Caffeine may be the fuel many of us rely on to get us motivated in the morning, but coffee as a social lubricant – thanks to a machine that refuses to brew unless you make a new friend – could force the shy out of their shells if they feeling thirsty. The Coffee Connector, handiwork of EDB Singapore, not only makes brewing a couple of cups into the spectacle it deserves to be, but will only do so if two people get together at the touchscreen and share some personal information first.
Just like in Starbucks, it first asks for names – they’re later printed onto customized cups. However, it also runs through interests and goals, before kicking off the actual brew.
That is probably worth the wait, too, with towers of bean-crunching cogs that feed highlander Coffee’s Supremo Blend through glassware worthy of Frankenstein’s laboratory before it’s served up through twin spouts at the front. Meanwhile, those waiting can presumably swap business cards, start hugging (at least going by EDB’s video, below), or begin a lifelong friendship.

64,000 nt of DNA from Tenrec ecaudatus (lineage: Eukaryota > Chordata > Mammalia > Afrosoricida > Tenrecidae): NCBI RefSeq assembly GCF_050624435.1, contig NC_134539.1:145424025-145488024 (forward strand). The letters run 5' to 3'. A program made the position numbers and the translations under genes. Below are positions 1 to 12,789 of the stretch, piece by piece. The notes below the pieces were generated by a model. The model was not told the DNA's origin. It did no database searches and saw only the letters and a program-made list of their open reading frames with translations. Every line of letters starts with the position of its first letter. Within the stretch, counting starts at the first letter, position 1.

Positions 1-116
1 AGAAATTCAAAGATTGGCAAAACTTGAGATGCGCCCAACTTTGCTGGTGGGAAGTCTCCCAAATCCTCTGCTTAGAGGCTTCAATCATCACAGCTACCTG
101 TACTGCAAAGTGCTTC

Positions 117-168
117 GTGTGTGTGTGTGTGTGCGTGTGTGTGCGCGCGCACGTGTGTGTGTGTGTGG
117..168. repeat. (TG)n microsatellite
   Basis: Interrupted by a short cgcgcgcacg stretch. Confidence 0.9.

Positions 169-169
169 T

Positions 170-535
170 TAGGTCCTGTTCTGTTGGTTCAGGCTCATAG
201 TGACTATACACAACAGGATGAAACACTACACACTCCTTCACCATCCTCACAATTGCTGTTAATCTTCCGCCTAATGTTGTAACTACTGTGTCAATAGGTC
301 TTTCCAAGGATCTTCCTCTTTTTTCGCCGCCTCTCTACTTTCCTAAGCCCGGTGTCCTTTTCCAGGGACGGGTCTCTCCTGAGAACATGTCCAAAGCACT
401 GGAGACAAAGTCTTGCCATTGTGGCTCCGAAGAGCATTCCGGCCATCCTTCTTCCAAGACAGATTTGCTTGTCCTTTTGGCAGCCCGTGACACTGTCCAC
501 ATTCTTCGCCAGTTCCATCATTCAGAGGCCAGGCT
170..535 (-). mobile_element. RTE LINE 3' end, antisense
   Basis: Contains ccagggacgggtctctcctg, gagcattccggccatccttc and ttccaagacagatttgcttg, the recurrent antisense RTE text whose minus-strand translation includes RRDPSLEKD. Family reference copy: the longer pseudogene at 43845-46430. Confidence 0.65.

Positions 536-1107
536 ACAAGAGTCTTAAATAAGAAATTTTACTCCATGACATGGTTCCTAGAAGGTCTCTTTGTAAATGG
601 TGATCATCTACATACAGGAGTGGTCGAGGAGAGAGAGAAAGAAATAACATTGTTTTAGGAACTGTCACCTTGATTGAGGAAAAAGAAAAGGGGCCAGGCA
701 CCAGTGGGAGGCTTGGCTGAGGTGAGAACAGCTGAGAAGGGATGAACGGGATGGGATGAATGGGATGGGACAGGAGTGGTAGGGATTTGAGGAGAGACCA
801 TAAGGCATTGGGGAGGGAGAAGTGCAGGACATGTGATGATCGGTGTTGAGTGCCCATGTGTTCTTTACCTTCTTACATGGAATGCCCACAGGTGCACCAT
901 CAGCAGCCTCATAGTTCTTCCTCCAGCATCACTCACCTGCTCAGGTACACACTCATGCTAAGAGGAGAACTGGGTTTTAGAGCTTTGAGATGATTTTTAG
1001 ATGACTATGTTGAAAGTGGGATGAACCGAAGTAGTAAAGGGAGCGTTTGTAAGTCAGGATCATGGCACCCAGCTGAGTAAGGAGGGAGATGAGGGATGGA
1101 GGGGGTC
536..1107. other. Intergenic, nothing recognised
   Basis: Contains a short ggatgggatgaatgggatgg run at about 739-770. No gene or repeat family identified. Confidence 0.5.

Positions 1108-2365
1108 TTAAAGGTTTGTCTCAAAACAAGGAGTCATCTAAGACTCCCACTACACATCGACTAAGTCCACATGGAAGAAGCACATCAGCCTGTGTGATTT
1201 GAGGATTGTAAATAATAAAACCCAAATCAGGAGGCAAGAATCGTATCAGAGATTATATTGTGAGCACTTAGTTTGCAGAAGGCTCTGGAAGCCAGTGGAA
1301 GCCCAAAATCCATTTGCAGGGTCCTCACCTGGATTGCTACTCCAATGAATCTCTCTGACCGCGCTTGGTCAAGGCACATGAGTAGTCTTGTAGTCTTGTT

The goal isn’t so much to punish introverts by withholding their favorite drink if they don’t make eye-contact, but to see whether new business connections can be spurred on in non-traditional ways. The Coffee Connector’s first outing was at The Economist Big Rethink Conference in mid-March, where more than 200 pairs tried it out.
It’s not the only attempt to make coffee high-tech we’ve seen recently, though with slightly less open intentions. Keurig confirmed plans to add DRM to its 2.0 coffee pods so as to lock out unofficial suppliers, a move which prompted outrage from existing users.